Wednesday, May 18, 2011

Poetry For The Beat Generation - Jack Kerouac/Steve Allen

Poetry For The Beat Generation
Jack Kerouac/Steve Allen
Rhino RI 70939-A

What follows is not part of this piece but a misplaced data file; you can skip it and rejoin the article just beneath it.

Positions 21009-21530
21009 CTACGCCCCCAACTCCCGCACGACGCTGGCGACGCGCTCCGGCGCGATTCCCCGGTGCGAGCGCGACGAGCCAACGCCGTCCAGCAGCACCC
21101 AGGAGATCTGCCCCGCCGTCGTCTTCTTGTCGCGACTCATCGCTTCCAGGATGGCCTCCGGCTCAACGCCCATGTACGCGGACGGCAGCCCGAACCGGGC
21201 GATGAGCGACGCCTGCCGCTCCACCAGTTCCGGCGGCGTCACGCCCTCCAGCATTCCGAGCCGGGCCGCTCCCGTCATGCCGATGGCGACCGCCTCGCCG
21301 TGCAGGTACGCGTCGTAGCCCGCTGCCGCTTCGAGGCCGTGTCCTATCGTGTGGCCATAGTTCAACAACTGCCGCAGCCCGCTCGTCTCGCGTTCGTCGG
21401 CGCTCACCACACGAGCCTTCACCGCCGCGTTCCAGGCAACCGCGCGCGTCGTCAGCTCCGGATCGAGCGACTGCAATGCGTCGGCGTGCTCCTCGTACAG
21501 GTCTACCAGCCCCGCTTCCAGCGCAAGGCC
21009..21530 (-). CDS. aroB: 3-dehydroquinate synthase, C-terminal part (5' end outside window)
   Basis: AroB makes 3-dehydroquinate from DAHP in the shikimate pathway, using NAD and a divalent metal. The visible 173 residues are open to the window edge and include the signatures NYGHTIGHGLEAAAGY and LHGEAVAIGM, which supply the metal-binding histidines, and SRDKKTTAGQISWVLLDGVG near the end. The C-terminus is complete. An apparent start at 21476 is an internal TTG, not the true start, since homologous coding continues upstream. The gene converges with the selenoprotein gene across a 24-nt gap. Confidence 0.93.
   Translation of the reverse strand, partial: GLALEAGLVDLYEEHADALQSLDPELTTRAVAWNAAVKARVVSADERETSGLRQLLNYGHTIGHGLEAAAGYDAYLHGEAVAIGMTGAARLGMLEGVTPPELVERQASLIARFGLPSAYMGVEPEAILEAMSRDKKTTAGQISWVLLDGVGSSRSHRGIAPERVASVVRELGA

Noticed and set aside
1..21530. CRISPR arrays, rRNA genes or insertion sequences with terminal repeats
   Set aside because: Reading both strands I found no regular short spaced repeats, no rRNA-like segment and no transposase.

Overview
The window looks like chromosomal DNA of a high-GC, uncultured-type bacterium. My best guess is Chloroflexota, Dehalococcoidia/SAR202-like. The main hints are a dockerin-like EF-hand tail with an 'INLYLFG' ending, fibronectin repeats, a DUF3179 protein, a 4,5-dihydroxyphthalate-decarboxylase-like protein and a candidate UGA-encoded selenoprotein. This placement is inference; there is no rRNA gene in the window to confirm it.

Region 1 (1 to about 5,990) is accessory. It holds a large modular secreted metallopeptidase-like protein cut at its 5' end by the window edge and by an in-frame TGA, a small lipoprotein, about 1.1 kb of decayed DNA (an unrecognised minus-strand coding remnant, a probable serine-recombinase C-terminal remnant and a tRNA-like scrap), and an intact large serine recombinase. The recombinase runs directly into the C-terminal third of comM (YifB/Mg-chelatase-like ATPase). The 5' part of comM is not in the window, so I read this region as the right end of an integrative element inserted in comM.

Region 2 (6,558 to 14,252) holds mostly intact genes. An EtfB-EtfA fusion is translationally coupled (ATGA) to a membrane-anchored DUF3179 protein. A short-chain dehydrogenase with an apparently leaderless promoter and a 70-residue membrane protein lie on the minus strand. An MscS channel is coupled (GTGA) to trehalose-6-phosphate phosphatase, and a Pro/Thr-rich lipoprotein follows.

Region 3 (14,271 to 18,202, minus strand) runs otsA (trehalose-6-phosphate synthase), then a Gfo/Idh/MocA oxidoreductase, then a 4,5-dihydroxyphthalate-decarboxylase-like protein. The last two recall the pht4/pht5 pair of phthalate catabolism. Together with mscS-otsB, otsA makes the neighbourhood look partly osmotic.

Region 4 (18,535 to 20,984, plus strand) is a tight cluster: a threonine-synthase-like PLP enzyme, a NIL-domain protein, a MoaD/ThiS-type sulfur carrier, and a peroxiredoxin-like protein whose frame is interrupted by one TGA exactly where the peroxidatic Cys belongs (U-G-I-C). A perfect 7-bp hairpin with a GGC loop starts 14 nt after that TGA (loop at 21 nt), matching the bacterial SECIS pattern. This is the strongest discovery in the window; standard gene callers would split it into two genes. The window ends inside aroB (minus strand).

This is another record from Rhino's "Jack Kerouac Collection" box set.  It was Kerouac's first record album, released on Hanover Records although it had originally been recorded for Dot Records and had been rejected for release when the company president decided it was indecent.  I'm not sure what he found so objectionable, by modern standards it is pretty tame, I hear a lot worse stuff on the radio all the time.  The pairing of the King of the Beats with a television comedian seems a bit odd, but then again Kerouac was never as hip as many of his followers like to think and Steverino may have been a bit of a square, but he was certainly no dummy.  The origin of this record was Kerouac's appearance at the Village Vanguard in New York where Allen was drafted out of the audience to play piano in support of Kerouac's readings.  Allen's piano playing is more trad than bop and it is deliberately unobtrusive, it sounds like cocktail lounge jazz backing up a casual conversation.  I think it is mostly effective, but it also reminds me of the soundtrack to "Mr. Rogers' Neighborhood" - I kept waiting for Kerouac to ask me to be his neighbor.  For me, Allen's piano noodlings do not add much to the impact of the readings, but they are pleasant and provide some atmosphere.  Kerouac's reading style is mostly laid back and conversational, it often feels like listening to some guy in a bar, particularly on "I Had A Slouch Hat Too One Time" which is one of my favorite cuts on the record.  My favorite of all Kerouac's poems kicks off the record, the celebrated "October In The Railroad Earth."  Kerouac reads it with winning enthusiasm, it demonstrates the potential in the jazz/poetry concept.  I also like the extraordinary "Bowery Blues," "Charlie Parker" and "McDougal Street Blues."  This album was allegedly recorded in one take with Kerouac randomly grabbing poems from a suitcase and sipping from a bottle of Thunderbird throughout and I find that very believable.  There is definitely a sloppiness and rough edge to the performance, Kerouac even makes mistakes, but I think that adds to the record's warmth and charm.  Not all the poems are memorable, "Deadbelly," "I'd Rather Be Thin than Famous" and "Goofing At The Table" are humorous but slight and I could really do without the ode to his mother.  In terms of Kerouac's literary oeuvre this is definitely minor, but well worth checking out.  From a musical standpoint "Blues and Haikus" is far superior and arguably from a literary standpoint as well, but this is more fun.  Recommended for literate barflies.   

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